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You do not need, nor do you want an automatic upgrade to Windows 11. NO. NO. NO.

This just popped up on my laptop — all by itself. And seriously annoying.

In other words, some of your favorite software  — stuff you use every single day of your life — may no longer work if you upgrade to Windows 11.

In fact, your computer or laptop may no longer work. You may have to throw it out and buy a new, more powerful, pricier machine! (Assuming you can get one in today’s tight supply world.)

Remember our cardinal rule: If it works, don’t mess with it.

Right now my Windows 10 and the many software applications that I have running on it work just fine. They facilitate my putting out this blog — which involves, conservatively, at least 15 pieces of software all working together and virtually all of which come from different companies and which I’ve paid for. I just counted the 15.

Not one of these software providers have emailed me to tell me their software will work with Windows 11.

Not one.

Yet Microsoft wants to take over and change the most important tool in my life — my laptop.

I’ve been running businesses and writing on desktops and laptops for over 50 years. I started long, long before Microsoft even had its first operating system — which was MS-DOS. Then later Windows 95. Windows kept changing as Microsoft “upgraded” it. The hard-learned rule around our company was “Never touch every second Windows “upgrade.” It would prove buggy. It never disappointed us.

We pulled our hair out regularly with Windows “upgrades.”. Not once on that journey did Microsoft itself provide any help on the “upgrading.” In fact, many of their own products stopped working — they were no longer “supported” on the new Windows.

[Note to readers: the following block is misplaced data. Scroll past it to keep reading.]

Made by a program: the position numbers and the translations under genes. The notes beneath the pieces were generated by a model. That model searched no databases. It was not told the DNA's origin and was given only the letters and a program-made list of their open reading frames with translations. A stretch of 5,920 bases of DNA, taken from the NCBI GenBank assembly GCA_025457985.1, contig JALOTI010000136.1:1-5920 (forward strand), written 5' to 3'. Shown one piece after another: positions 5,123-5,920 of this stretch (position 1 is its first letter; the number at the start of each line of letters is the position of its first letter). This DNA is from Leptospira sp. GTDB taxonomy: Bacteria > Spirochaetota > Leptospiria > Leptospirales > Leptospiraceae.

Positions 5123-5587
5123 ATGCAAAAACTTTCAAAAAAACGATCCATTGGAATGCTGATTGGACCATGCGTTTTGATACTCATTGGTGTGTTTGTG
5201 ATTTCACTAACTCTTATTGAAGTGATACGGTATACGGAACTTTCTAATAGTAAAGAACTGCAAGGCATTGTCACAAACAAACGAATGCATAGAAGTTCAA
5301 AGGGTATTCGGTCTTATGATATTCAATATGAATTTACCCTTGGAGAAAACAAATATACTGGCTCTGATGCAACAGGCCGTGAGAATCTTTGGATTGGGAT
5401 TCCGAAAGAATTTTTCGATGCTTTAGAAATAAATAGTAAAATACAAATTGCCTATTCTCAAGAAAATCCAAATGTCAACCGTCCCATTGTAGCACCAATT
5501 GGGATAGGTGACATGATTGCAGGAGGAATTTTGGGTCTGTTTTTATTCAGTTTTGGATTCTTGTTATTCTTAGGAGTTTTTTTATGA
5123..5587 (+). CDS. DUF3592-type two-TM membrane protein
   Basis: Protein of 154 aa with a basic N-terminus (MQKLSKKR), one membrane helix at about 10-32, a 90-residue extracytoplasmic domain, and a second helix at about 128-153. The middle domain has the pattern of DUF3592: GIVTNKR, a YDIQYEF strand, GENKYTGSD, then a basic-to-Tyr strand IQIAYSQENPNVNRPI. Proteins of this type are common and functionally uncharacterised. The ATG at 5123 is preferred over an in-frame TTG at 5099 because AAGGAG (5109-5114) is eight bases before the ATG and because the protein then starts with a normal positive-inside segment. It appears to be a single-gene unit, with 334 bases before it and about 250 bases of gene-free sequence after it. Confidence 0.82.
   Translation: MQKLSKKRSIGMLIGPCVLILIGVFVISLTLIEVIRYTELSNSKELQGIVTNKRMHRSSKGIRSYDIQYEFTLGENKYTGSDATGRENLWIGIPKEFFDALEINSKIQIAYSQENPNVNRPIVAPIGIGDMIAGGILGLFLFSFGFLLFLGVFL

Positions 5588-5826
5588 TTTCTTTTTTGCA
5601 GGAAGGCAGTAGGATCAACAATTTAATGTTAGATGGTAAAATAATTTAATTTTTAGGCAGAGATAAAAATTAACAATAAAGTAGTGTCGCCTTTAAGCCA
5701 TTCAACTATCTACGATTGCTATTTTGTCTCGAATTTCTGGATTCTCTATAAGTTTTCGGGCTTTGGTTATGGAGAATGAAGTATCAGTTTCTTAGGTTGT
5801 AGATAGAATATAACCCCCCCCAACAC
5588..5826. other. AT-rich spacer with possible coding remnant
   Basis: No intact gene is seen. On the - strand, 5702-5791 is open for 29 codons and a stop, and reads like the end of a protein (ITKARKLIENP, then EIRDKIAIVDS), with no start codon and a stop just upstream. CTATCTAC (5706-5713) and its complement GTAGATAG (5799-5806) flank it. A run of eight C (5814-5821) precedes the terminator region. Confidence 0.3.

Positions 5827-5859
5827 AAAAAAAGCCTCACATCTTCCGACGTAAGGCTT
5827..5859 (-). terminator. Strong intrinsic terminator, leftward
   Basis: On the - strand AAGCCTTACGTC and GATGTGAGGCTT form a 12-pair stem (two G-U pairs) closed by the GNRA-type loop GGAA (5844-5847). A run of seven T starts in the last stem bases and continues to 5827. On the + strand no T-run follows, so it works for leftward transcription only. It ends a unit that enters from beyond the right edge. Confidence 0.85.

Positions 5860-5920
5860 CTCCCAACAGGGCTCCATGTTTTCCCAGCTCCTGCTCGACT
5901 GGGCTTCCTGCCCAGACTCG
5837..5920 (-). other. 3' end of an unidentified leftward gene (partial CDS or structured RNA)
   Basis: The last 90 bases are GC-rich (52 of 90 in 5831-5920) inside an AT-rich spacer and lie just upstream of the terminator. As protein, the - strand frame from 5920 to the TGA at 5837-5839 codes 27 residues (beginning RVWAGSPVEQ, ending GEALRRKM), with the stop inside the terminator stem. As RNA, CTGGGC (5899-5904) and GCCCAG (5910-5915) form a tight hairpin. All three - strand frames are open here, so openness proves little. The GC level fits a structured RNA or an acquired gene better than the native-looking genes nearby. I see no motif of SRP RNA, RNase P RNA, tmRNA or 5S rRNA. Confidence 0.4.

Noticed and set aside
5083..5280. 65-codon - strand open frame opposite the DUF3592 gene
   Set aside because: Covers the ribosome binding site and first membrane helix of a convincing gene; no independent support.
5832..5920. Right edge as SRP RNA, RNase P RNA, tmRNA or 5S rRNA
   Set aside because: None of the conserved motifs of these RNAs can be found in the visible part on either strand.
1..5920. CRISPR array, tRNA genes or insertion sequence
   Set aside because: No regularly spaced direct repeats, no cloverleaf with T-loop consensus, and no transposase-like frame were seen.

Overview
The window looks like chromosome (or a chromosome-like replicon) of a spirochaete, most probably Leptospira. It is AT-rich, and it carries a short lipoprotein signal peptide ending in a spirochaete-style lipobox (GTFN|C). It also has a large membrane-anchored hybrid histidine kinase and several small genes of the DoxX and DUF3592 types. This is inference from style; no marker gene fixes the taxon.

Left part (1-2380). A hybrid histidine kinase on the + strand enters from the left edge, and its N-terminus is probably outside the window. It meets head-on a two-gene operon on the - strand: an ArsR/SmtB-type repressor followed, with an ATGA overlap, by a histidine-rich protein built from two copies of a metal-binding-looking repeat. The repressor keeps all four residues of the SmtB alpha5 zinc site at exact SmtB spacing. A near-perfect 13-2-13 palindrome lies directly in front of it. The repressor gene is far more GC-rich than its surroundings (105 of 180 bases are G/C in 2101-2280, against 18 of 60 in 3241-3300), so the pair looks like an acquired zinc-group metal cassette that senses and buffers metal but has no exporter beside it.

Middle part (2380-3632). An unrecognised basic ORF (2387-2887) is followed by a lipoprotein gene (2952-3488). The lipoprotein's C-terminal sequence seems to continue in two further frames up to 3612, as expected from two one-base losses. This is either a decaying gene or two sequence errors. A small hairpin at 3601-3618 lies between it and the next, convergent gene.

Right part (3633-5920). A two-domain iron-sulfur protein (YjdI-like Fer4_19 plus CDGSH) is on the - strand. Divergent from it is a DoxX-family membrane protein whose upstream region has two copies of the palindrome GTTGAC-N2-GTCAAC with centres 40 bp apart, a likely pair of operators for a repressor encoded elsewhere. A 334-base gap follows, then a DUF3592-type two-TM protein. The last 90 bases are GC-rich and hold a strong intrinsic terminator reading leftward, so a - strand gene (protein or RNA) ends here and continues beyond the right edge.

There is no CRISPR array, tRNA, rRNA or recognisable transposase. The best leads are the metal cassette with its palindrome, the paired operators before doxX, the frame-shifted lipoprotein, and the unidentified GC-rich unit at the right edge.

The new replacements often lacked the features we’d grown to rely on (and love).

Even under Windows 10, I am lacking some of my most favorite features that worked under earlier versions of Windows, like Windows 7.

When Windows 10 debuted, it came with a user interface that I — and thousands of us — found confusing and not useful. A nice fellow (not associated with Microsoft) wrote something called Windows Classic Shell, which I use every day. For your own free copy, click here.

The problem is they stopped “active development” of Classic Shell in December 2017. Though it works on Windows 10, I have no idea if it will work on Windows 11. My guess would be NO.

I’ve read some of the “testdrives” of Windows 11 in the computer industry press. None of them have  promulgated a persuasive reason to get it.

In fact, it gets worse. Back in July, the New York Times summed it up:

These are still early days, since Windows 11 is officially due for release in the holiday season and much about the software is subject to change. But one issue that is unlikely to change is that for security reasons, personal computers must, at a minimum, include fairly recent chips from Intel and AMD to install Windows 11.

That means millions of computers running Windows 10 on older hardware, including some that are a few years old, will not be able to run Windows 11. So at some point, those users will have to buy new computers to gain the stronger security benefits and new features in the operating system.

In other words, unlike past updates that have been free, Windows 11 may mean you have to pay for a truck to move into a house that feels quite familiar, with some new window dressing.

Personally, I’m sticking with Windows 10 until the last possible moment when they drag me kicking and screaming into Windows 11. Or a Windows 12 that gets rid of the bugs in Windows 11. Just like Windows 10 got rid of the bugs in Windows 8.

As a comment on all this, I still have one laptop running a perfectly fine version of Windows XP. It’s running useful software that I need occasionally — and which won’t run under Windows 10.

Microsoft introduced Windows XP in 2001 — twenty glorious years ago. It still works on my old laptop.

I repeat: If it works, don’t mess with it.

This little video reminds me of what we’ll all go through before Microsoft gets the bugs out of Windows 11. Figure two years.

If you don’t see the picture, click o the link.

If you missed Friday’s blog, which was headlined:

Is Meta Really Betta? Watch out for Delta. It’s not betta. It’s worse. The logic of hanging in, despite the fluctuations.

For that blog. Click here.

Semi-horrid earnings reports last week 

I wish I had bought Apple’s dip latest last week. (I was playing tennis.) Ditto for Amazon and others, like Twilio.

Maybe I’ll get another chance early Monday morning.

Look at Apple for the last five days. Buy the dips of your best companies.

That’s it for now. I should find something more interesting to do on Saturday night. than bitch at Microsoft. I do like Microsoft stock, however. That’s because of their super cloud stuff. Not their Windows stuff. — Harry Newton